Connor blinked, taken aback by her perceptiveness.  “Yeah.  I do know.  My great-great-granduncle Thomas ran away to sea. He was a pirate, though not a very successful one, he says.  I suppose there’s not a lot to plunder off the coast of Cornwall.  Anyway, no one from the family saw him for decades, but he showed up in the portrait gallery when he died.  Jacob may be missing, but unless he’s managed to find a way to break a powerful blood curse, he’s not dead.”

Professor Hopkins stopped them then, and the rest of class passed as he talked about various historical examples of wizards who had successfully removed enchantments from cursed objects.  He then gave them the week’s reading assignment and dismissed the class, disappearing into his office.

“You’re all right, you know that, Murgatroyd?” Ismelda said as they gathered their parchment and quills into their bags.  She paused and took a deep breath.  “Look, don’t get any idea that I like you or anything, but- I’ve been working with Merula on nearly every assignment, and I was thinking- well, you know more than she does about blood curses.  Would you… would you like to write the next essay together?”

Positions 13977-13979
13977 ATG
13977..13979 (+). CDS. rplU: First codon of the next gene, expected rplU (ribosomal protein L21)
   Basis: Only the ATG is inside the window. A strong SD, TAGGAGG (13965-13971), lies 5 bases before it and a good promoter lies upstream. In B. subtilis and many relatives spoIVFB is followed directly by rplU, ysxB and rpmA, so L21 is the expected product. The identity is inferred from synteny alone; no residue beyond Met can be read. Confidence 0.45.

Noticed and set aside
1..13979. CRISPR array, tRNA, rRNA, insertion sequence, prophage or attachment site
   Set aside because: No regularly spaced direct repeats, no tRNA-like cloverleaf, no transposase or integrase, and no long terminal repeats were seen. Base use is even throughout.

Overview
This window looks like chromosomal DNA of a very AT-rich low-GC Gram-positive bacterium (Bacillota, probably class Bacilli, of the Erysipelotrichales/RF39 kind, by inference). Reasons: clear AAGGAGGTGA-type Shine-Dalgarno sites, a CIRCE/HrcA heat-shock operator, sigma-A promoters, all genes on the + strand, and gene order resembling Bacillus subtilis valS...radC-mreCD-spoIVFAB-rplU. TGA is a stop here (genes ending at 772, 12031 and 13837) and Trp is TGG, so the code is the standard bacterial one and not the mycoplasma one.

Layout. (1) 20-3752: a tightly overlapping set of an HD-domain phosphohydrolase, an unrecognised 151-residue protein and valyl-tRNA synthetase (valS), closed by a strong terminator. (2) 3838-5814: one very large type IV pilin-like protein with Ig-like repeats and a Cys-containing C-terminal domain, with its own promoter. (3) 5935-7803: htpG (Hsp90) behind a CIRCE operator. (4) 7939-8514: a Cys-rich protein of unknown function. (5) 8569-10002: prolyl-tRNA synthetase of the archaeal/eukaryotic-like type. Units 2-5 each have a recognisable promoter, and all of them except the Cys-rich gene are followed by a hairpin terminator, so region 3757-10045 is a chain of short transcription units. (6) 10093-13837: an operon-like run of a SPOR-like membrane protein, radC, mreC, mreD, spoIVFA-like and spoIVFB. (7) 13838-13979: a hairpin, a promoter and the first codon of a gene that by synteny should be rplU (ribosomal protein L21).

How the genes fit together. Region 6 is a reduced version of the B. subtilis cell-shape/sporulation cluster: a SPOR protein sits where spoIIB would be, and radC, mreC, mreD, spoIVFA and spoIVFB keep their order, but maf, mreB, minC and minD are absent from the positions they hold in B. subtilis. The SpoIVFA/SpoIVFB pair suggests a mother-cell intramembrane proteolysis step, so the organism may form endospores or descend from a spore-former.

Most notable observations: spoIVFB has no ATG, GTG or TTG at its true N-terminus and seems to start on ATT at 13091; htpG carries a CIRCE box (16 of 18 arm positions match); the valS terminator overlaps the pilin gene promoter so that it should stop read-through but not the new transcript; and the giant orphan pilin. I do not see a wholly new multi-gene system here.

Connor nearly dropped his inkwell, but he nodded.  “Sure.  I’ve been meaning to get to know some more people from other Houses anyway.”

“We’re not going to be friends or anything,” Ismelda turned away from him, hair flopping across her face.  “You’re just useful, because you know things.”  She strode to the back of the room, meeting Merula on the way out.

Connor watched them go, wondering just how many times the phrase “You’re just useful because you know things” had been said by a Slytherin to a Ravenclaw- he somehow suspected they had just played out a long-running stereotype of cooperation between those two Houses.  Then smiled to himself, surprised as he realized he was actually looking forward to the next Defense Against the Dark Arts class.  Then he hoisted his bag and walked to meet Rowan and Ben on their way to the Great Hall for lunch.